Ah, good thing I went to bed early - five year olds don't know from Daylight Savings and the extra hour means nothing to them. Here he is, the boy in question, wedged between my knees as I try to type, jabbing my morning tummy-ache with his pointy elbows. Sneezing on my keyboard! Good thing I love him so much. (He's reading over my shoulder now, perfectly understanding each word. He hugs me when he gets to the "I love him" bit.) And now he's off in his room, working on a new "machine" -- an assembly of various toys carefully fitted together to some new imaginary purpose.
I woke up thinking about snow-storms today. I miss thunder and lightning through the long winters, and rain; but sometimes a heavy snowfall makes up for it. Large groups of snowflakes drifting down slowly and steadily, blanketing the world with silence. The kind of silence I love, the kind that is the sole redeeming feature of a bad head-cold: everything muffled, all the distant crowding city noises obscured, leaving the simple nearby sounds to catch at your concentration. I find it immeasurably calming. Perversely, the perfect head-cold leaves me feeling kind of relaxed and optimistic. And so does a really great snow-storm.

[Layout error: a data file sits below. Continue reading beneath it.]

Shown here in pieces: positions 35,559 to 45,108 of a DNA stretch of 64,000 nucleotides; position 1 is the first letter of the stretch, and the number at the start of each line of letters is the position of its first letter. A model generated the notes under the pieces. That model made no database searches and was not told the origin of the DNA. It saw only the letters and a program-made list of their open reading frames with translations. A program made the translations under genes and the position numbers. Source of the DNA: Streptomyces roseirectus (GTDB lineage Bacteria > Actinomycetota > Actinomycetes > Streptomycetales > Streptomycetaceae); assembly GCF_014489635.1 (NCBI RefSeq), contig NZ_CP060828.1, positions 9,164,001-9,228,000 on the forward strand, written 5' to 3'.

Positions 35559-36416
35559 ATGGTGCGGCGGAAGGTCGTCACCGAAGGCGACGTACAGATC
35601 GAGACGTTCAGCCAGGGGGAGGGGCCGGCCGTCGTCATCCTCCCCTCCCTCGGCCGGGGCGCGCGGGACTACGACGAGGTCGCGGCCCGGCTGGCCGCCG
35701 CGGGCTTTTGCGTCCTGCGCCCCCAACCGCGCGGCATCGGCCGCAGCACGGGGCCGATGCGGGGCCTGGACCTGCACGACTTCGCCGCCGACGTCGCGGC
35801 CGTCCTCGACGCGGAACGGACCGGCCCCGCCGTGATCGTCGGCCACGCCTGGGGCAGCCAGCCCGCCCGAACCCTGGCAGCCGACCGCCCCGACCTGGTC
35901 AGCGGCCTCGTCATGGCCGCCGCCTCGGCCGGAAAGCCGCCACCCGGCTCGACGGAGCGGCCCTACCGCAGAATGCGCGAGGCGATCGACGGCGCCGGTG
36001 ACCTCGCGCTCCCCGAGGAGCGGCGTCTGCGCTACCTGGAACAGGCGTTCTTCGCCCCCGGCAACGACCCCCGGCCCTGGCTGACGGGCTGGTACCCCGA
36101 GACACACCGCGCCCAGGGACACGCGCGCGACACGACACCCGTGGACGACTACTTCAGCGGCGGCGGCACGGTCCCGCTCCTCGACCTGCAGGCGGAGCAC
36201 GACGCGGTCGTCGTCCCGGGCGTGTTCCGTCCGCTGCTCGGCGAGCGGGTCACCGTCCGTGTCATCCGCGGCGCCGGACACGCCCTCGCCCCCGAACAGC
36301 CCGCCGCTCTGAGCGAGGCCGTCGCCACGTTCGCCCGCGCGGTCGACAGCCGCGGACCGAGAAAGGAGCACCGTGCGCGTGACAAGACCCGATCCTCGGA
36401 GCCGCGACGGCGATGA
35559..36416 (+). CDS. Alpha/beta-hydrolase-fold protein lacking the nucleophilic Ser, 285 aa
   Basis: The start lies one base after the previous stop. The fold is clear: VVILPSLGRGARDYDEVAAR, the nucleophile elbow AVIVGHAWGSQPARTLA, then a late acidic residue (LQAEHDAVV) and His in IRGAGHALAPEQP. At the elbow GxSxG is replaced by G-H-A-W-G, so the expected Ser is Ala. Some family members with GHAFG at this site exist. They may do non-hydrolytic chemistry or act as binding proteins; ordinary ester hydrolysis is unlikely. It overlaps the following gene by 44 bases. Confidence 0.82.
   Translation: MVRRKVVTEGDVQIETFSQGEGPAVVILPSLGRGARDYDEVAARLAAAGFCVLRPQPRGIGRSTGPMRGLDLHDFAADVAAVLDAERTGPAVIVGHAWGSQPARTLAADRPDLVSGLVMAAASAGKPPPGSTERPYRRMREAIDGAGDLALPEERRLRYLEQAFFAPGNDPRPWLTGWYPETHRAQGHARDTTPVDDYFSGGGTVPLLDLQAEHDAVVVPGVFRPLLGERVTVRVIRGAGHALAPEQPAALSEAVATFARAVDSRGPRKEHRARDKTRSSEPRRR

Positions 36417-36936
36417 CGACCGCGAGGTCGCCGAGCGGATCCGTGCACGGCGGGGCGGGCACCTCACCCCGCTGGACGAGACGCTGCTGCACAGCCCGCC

On the opposite end of the environmental spectrum, I miss the ocean, the Atlantic, and the way a long vacant horizon draws all complex thought out of consciousness, leaving a similarly vacant space in the mind. A good long sit on the beach is as wonderful as a perfectly timed, uninterrupted nap. No reading, no sketchbooks, no radio. Nothing but waves and seabirds. I pinned up some photos here from my last trip to Cumberland Island, years ago - down in south Georgia, just a few minutes from Jacksonville FL -- Cumberland Island National Seashore and historic site.